Los Angeles-based Dean Rocco, a partner in law firm Wilson Elser’s employment and labor practice, noted that the EU Parliament passed that legislative initiative in 2021 calling for the Committee on Employment and Social Affairs to propose the new rules. But he said its effect on multinational companies won't fully be known until the rules are final.
It is difficult to assess whether these rules would discourage a multinational company from hiring new remote workers within the EU, he said.
The Future Workforce Alliance, which is pushing for the new rules, is hoping the proposal, including an employee’s right to digitally disconnect, will become law by the end of the year, according to the group’s website, noted Laura Stutz, of Counsel in Wilson Elser’s employment and labor practice in Madison, New Jersey.
“The right to disconnect beyond usual office hours has been part of global workplace discussions over the years. France, Italy, Spain and Belgium passed laws addressing the right to disconnect several years ago,” she said. “The idea is to protect employees from burnout and shield them from repercussions and discipline for off-hours non-responsiveness.”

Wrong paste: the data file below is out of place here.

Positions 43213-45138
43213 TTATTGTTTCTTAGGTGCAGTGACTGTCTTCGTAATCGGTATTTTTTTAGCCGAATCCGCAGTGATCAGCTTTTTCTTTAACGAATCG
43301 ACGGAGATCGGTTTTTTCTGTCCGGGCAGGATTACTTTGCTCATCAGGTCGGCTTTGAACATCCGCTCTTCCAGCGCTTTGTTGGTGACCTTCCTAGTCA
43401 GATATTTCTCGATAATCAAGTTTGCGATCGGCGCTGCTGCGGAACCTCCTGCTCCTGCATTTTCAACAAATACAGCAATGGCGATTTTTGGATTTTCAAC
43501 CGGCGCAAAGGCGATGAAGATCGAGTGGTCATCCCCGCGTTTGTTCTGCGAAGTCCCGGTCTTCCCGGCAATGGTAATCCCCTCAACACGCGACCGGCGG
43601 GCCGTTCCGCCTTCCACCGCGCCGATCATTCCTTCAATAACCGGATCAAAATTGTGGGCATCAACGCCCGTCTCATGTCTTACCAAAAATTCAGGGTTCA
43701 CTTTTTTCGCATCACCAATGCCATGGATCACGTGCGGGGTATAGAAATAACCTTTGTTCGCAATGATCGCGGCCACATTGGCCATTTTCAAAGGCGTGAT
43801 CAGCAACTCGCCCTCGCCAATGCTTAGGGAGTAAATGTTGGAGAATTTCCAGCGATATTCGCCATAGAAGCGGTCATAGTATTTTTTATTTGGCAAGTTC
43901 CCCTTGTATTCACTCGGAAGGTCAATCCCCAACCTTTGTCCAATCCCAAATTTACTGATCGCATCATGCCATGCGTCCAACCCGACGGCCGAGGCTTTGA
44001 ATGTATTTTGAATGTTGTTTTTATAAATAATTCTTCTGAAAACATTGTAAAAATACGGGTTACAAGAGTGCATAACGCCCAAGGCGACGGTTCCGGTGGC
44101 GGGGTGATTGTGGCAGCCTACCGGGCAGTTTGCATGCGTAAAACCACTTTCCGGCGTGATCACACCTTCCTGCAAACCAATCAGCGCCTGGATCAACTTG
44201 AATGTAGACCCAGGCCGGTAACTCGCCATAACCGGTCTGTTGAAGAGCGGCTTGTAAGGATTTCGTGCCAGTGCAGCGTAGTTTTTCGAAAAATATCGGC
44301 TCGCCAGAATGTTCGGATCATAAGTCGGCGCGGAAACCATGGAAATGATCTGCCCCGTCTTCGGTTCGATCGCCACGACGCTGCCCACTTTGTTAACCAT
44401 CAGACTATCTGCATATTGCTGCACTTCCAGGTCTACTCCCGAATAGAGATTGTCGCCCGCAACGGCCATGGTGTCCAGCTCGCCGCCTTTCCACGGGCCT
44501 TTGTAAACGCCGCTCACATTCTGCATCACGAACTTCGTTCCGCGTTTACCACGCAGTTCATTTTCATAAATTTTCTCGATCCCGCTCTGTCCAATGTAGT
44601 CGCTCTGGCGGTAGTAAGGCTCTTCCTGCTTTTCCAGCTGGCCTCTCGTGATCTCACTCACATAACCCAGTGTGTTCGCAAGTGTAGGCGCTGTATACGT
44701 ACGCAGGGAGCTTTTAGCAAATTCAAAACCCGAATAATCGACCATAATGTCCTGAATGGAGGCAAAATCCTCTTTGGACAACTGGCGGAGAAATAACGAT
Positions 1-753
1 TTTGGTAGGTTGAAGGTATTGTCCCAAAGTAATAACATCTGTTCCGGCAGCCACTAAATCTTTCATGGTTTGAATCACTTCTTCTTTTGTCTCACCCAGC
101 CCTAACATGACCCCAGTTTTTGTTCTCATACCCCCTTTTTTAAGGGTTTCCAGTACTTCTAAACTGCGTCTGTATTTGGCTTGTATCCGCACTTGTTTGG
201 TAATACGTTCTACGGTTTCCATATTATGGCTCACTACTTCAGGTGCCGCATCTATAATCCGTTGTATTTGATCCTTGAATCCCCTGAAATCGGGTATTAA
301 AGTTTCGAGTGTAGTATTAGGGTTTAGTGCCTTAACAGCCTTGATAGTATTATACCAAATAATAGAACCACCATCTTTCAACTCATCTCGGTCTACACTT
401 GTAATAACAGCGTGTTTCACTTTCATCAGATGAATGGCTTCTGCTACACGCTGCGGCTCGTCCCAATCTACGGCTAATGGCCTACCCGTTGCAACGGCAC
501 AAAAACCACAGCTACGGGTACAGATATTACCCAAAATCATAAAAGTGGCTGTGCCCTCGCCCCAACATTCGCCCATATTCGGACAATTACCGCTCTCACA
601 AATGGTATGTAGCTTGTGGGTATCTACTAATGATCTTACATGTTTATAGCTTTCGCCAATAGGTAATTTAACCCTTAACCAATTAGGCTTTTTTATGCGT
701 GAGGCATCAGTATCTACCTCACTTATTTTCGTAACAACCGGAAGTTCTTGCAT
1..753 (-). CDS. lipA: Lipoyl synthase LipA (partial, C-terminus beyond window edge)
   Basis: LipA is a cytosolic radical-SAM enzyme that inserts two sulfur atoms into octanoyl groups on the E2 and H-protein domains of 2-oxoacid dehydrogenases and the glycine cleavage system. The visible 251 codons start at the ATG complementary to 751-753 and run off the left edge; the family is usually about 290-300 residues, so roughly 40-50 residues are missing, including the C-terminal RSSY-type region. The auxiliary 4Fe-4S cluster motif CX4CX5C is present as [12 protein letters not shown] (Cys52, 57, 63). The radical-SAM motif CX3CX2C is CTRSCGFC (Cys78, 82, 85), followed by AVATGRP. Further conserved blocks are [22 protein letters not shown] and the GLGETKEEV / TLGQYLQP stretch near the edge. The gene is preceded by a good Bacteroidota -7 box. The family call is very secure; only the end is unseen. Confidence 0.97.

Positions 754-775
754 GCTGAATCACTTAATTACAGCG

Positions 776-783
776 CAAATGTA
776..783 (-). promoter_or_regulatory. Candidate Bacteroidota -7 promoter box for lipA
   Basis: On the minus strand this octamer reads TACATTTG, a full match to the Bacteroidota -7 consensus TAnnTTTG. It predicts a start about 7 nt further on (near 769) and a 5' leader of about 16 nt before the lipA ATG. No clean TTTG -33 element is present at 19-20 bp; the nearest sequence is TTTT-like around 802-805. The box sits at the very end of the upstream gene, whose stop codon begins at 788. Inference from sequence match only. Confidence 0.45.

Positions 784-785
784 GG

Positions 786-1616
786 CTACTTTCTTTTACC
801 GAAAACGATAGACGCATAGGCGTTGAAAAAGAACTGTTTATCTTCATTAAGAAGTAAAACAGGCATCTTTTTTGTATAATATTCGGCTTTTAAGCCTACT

Stutz added that the while the idea isn’t new, remote work-life balance concerns have been pushed to the forefront as a result of the shift to remote work caused by the COVID-19 pandemic.
“Many employers have turned their attention to designing and implementing employee wellness initiatives and policies, including remote work policies,” she said. “Even so, there is no one-size-fits-all solution, and the Alliance’s proposal doesn’t suggest one.”
Navigating European Regulations
Rocco said that regardless of remote work standards, workers in foreign countries will already be subject to rules that structure the work relationship, such as minimum or maximum hours of work.